How we long to report back with a proper legal analysis of our observations, but this simply is not possible when the proceedings are without doubt politically motivated show trials.
The charges stem from a speech that Mr. Demirtas made during the historic Newroz celebrations in 2013. The context in which the speech was made was significantly a build up from the ongoing peace talks between the Turkish government and Kurdish representatives for a peaceful resolution to the Kurdish question. It was the first time in the Turkish republics history that any government had reached terms of agreement between the parties and pronounced them publicly through a televised signing ceremony. Again, significantly Mr. Demirtas and the HDP (then HDK (Democratic Peoples’ Congress)) were instrumental in brokering the negotiations between the PKK and the Turkish government. Whilst the entire country including the ruling elite, media and all concerned parties were speaking of a peaceful resolution and pronouncing these ideals publicly for the first time, Mr. Demirtas some 5 years later is now facing a trial for supposedly inciting violence by making propaganda for a “terrorist” organisation during his said speech. He is said have remarked;
“Have you ever guarded a watchtower at midnight in Şırnak? I would like to invite those who say they will flatten Kandil; let them put a G3 weapon on their shoulder and stay on watch at the Gabar Mountain for one night and then see whether Kandil can be flattened (or razed to the ground) or not?”
Whereas in fact Mr. Demirtas said this in reaction to the MHP (Nationalist Front Party) party’s leader’s remarks aimed at ending the peace talks; “we will flatten the Kandil mountains if necessary”. Mr. Demirtas was essentially stating that it’s the children of the poor that are suffering and dying as soldiers on the mountains and they are calling for peace. If you think it’s easy, then I invite you to go to the mountains and added “are you a politician or a bulldozer operator”.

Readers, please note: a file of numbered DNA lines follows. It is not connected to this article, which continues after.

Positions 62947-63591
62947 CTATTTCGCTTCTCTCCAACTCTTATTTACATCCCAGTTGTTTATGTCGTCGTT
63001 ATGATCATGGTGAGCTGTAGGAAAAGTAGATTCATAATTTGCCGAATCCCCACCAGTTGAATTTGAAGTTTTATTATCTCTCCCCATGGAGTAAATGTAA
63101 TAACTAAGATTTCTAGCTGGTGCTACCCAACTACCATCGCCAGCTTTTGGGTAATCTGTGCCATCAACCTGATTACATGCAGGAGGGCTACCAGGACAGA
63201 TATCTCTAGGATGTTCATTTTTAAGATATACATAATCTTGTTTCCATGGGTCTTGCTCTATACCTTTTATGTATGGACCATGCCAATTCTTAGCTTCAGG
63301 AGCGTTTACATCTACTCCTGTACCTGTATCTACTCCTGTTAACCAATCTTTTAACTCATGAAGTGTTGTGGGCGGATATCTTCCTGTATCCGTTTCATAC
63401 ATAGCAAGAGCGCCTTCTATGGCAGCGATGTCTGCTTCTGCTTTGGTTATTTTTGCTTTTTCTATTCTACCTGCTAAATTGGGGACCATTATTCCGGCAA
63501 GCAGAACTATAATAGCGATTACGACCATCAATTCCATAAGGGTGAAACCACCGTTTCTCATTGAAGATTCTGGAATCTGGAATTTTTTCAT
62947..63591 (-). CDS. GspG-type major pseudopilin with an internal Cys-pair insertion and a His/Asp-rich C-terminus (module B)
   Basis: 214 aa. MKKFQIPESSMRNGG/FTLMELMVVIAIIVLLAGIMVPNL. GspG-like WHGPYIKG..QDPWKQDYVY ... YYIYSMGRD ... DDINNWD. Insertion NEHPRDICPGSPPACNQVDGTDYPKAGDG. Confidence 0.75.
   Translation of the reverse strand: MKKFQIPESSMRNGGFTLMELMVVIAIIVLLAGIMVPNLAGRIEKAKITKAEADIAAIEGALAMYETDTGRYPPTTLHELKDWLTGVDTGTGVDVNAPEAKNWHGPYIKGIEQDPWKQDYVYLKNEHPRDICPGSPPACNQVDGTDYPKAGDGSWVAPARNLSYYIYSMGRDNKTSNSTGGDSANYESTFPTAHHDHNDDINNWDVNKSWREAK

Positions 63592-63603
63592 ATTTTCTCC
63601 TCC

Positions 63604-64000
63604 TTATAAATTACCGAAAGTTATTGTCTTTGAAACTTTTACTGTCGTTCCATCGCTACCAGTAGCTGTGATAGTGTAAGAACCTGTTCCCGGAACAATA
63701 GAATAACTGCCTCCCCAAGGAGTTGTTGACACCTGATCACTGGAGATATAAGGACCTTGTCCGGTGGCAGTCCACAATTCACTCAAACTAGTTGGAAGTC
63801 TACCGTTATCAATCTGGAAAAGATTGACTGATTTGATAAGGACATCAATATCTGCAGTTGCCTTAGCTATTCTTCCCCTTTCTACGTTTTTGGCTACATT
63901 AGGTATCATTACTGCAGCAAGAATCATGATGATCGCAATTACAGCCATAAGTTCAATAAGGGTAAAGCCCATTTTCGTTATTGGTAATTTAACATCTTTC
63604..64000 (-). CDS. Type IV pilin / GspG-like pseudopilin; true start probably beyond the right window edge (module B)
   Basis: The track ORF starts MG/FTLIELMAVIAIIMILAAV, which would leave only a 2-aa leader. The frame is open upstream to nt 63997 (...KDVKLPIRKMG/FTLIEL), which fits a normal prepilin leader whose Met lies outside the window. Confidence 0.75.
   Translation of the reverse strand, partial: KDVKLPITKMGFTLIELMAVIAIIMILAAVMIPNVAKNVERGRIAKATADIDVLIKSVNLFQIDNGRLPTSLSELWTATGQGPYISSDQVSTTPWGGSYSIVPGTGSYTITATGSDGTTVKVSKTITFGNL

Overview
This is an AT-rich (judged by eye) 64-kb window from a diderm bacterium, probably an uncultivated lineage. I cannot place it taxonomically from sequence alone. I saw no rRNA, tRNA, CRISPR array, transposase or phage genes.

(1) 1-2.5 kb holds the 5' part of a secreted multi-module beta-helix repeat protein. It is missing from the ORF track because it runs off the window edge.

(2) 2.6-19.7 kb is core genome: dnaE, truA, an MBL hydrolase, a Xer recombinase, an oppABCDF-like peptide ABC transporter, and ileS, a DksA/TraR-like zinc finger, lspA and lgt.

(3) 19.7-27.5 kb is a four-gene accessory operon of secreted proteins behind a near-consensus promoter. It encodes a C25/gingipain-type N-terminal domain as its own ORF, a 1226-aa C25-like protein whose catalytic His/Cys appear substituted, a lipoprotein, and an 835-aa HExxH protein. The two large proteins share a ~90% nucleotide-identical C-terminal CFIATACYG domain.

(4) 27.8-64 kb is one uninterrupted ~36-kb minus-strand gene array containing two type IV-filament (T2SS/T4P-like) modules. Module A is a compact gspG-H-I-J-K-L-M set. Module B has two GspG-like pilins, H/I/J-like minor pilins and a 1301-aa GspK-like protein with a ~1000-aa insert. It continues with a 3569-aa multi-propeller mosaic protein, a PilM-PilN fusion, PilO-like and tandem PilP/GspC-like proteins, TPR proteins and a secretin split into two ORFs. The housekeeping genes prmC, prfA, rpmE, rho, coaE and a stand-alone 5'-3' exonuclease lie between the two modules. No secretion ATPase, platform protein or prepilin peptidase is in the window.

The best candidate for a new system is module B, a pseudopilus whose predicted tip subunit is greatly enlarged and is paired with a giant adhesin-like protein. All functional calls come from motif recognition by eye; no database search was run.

Not only are these remarks in fact in defence of the then peace process, all the concerned parties including the ruling elite were inviting the MHP leader to resign. This remark however is now deliberately being misconstructed by a ‘Court of law’ so as to lend meaning to a more sinister context, in that Mr. Demirtas was making propaganda for the PKK, which naturally leads us to question as to why Mr. Demirtas would advocate violence when he and his party had worked tirelessly for a peaceful resolution? It is simply nonsensical for Mr. Demirtas’s words to be misconstructed to have a sinister meaning.
When it was Mr. Demirtas’ turn to speak, he explained for well over an hour and produced newspaper after newspaper reporting on his 2013 Newroz speeches, which at the time were in line with President Erdogan’s own policies promoting the peace process. Again, and again, Mr. Demirtas denounced the Court for totally ignoring the context in which his 2013 speeches were given. Mr. Demirtas stated that “It’s not my wish to attack the court system, but you have so manipulated and exploited the court rules and mechanisms to destroy my chances of having a fair trial”. Indeed, the judge stopped Mr. Demirtas twice in his tracks whilst delivering his speech and stated that he had been given enough time.
A further misconstructed term is the use of the acronym HDK, when during the said speech, “we as the HDK” (i.e. the then People Democratic Congress) is now being interpreted as “we as the PKK” for the purposes of this prosecution.
Despite numerous written and oral submissions by the defence the Court has rejected without reason requests for an independent expert to have the said speech analysed and transcribed independently. Whilst this is a flagrant breach of the defendants right to a fair trial, the Court, has simply preferred the fabricated transcripts transcribed by police officers to make out an offence.